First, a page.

As B.C.’s health care workers continue to put themselves at risk fighting on the front lines of the COVID-19 pandemic, many have made difficult choices to avoid putting their loved ones at risk, as well.
“We've had members across the province very concerned about returning home after their shift for a couple of reasons, one being they are concerned about bringing COVID from the workplace, into the community, back to their home and into their families,” said Christine Sorensen, president of the BC Nurses’ Union.
“Some have immunocompromised family members who live with them, pregnant family members who live with them so they are concerned about those people.”
In other cases, B.C. nurses are working even longer shifts than their typical 12 hours, Sorensen said. “Some of them live an hour away from where they work. They're exhausted by the end of their shift, they're concerned about the drive, and then they have to return for their next shift,” she continued.
These concerns have prompted many nurses to find alternative living arrangements, whether it’s sleeping in their garages, in tents or on cots, living in basement suites or staying in spare bedrooms. “Some have also looked to send their children, say, to other family members to be cared for while they're going through this,” Sorensen said. “And that's difficult for them.”
But, while health care workers continue to face the virus head-on, non-essential workers are staying home and avoiding travel, leaving many B.C. hotels empty. That’s put local hotels and nightly rental services in a unique position to help the health care workers struggling with these tough decisions - and they’re stepping up to the plate.
“We're very fortunate that the community has really rallied behind this request. A number of hotels - small chains, boutique hotels, independents - have come forward and offered accommodation at significantly reduced rates,” Sorensen explained, adding that she had just been in touch with Best Western as well.
One of the first businesses to do so was Accent Inns, a smaller family-run chain with locations in Victoria, Kelowna, Kamloops, Burnaby, and in Richmond near YVR.
“We learned that nurses were sleeping in their cars in order to protect their families from the virus,” said Accent Inns’ president & CEO Mandy Farmer in a filmed statement. “This broke our hearts, so we decided to put together a rock-bottom rate in order to … provide them with a safe, comfortable place to weather this storm.”
After hearing about the offer, community members rushed to help, flooding the chain with offers to pay for essential workers’ stays. Since, that generosity has snowballed into a program, Hotels for Frontline Workers, created in partnership with the United Way of Greater Victoria, that is accepting donations to foot the bill for those on the front line.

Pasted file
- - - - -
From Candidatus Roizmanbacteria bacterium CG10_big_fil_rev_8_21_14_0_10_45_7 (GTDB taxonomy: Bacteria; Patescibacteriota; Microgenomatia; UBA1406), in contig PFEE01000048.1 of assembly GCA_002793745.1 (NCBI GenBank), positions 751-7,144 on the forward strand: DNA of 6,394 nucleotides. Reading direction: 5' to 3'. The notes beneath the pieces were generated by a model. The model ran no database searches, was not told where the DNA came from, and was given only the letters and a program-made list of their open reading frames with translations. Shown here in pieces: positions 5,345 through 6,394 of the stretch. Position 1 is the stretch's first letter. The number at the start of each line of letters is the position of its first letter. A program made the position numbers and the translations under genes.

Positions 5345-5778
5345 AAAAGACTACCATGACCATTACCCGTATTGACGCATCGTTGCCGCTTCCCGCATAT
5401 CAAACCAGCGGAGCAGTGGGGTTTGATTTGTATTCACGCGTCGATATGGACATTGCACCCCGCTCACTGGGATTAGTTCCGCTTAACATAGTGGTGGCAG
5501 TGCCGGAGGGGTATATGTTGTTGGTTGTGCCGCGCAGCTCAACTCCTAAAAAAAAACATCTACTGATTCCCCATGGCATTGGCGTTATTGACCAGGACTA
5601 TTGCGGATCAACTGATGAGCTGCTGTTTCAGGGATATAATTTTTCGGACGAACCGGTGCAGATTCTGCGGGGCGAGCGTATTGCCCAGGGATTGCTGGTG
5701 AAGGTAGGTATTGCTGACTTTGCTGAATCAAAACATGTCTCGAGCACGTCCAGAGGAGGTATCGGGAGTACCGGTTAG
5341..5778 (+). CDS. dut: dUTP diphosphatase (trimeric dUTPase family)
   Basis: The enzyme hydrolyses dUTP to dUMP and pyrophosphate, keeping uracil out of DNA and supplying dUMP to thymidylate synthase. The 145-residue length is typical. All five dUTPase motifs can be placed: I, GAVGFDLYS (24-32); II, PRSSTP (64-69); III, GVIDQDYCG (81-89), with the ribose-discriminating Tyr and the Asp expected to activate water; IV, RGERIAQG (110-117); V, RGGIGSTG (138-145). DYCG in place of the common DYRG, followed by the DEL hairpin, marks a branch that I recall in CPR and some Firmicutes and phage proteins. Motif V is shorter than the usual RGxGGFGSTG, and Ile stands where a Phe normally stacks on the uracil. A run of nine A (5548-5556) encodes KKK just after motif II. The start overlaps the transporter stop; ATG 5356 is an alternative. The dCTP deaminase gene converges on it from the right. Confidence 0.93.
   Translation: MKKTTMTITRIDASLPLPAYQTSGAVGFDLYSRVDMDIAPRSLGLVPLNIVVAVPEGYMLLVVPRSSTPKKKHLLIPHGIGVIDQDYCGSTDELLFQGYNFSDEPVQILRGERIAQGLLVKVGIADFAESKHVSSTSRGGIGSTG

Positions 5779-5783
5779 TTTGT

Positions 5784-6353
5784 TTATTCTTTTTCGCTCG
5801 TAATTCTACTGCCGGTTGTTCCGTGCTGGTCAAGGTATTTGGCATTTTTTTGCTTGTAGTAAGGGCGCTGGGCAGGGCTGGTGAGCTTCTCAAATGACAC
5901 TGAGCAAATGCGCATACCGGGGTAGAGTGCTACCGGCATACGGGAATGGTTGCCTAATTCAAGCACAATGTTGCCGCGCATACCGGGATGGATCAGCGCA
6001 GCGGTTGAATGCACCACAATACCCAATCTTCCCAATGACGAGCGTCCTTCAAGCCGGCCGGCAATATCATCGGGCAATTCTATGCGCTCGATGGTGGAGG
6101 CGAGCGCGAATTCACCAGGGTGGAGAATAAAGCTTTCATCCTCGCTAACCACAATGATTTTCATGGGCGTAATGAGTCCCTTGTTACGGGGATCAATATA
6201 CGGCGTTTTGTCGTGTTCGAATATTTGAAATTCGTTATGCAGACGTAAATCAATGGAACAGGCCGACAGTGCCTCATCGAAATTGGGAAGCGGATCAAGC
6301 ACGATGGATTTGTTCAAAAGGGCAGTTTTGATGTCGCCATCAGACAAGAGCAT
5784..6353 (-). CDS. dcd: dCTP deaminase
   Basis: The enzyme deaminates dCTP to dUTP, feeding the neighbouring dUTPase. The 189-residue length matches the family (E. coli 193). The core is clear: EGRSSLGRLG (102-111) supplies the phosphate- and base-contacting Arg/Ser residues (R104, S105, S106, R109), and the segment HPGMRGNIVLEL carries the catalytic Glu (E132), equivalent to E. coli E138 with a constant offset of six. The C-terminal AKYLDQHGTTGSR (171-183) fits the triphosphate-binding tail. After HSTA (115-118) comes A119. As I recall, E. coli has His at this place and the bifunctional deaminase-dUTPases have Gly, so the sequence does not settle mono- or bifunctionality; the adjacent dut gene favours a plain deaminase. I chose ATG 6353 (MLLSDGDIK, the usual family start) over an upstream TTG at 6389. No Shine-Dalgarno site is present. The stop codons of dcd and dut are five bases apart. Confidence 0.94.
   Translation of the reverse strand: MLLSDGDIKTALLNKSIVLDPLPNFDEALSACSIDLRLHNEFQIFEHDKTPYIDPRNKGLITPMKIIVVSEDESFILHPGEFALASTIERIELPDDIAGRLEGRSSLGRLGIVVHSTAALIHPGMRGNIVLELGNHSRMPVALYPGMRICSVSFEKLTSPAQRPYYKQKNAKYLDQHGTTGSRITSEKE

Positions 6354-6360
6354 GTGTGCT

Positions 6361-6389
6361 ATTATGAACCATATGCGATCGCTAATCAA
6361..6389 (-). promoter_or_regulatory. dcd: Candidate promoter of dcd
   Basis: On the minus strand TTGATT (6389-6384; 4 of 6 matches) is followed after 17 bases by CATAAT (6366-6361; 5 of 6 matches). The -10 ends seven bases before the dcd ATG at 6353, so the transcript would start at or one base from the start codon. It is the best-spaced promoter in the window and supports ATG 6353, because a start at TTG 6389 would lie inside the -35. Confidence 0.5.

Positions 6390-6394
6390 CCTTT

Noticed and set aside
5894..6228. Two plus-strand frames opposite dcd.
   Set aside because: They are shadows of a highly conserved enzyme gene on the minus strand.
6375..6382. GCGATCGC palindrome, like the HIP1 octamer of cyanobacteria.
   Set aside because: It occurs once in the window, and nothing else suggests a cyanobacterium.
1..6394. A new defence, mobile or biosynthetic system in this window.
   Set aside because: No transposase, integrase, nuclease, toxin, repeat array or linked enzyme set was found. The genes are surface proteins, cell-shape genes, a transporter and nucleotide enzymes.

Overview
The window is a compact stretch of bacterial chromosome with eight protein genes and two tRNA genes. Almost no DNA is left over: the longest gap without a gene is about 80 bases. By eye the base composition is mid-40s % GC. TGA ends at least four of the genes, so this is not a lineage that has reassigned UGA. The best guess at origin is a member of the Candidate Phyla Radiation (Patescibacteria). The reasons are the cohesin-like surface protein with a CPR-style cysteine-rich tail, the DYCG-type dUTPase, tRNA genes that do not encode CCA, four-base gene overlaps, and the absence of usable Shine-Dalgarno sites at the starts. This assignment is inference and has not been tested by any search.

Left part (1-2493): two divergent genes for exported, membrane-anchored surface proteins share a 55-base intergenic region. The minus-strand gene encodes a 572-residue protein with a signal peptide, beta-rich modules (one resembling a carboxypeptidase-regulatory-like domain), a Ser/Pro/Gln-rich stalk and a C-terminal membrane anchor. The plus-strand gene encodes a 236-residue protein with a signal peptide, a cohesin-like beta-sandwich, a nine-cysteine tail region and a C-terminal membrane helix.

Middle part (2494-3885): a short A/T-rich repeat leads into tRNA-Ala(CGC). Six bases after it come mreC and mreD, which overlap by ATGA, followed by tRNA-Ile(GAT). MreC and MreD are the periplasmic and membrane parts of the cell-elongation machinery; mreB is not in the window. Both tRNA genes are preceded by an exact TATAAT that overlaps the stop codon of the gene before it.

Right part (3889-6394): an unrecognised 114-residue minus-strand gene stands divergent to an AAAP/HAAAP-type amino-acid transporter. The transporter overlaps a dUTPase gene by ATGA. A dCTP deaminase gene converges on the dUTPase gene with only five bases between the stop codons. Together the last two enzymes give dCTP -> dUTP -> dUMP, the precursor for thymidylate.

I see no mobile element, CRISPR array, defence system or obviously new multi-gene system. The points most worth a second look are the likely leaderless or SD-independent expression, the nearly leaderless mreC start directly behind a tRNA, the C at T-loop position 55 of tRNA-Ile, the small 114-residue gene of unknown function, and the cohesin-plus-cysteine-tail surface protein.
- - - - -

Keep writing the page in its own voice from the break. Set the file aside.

As of April 8, Accent Inns said over 900 room nights for essential workers across B.C. have been covered by the community through this program. All front line workers are eligible and encouraged to call 1-800-663-0298 to book a stay.
In downtown Vancouver, The Burrard Hotel has been offering up hotel rooms for local hospital staff to use, whether for overnight stays or as break rooms, where they can catch up on a couple hours of sleep or take a shower. The Century Plaza Hotel is also accommodating staff from nearby St. Paul’s Hospital, while the Park Inn and Suites by Radisson, located near Vancouver General Hospital, is offering rooms at reduced rates for hospital workers who need a safe place to stay overnight or take a break.
Meanwhile, Fraser Health says it is “working with our community and Foundation partners” to connect frontline workers with available hotel rooms where they can self-isolate away from home. “This is intended to support staff and medical staff who are working in areas with a higher likelihood of encountering COVID-19 patients as well as health care workers who have been identified as contacts of confirmed COVID-19 cases. Our Foundations are leading this work with the local site leadership,” their website explains.
Nightly rental services have also hopped on board.
Following its launch in March, Airbnb’s 'Frontline stays' program - in which the home-stay giant is partnering with its hosts to waive fees for the first 100,000 stays booked for COVID-19 responders - is expanding, the company explained in a release.
While frontline health workers were initially only able to book an Airbnb stay through a list of partner organizations, the program is now allowing individual responders to book these stays directly on the Airbnb platform. Anyone who may not be able to open their home to an essential worker, but still would like to help, can donate to help fund even more stays.
While Sorensen said nurses are grateful for theses offers and for the abundance of community support they’ve received, her union is calling on the government to implement a subsidized accommodation program for health care workers .
“We'd like this to be coordinated by the province, because it should apply for all nurses around the province. In small rural and remote areas, they have more difficulty because often there aren't hotels in those areas,” she said.
“Nurses shouldn’t have to pay out of their own pocket in order to protect the public and protect their families.”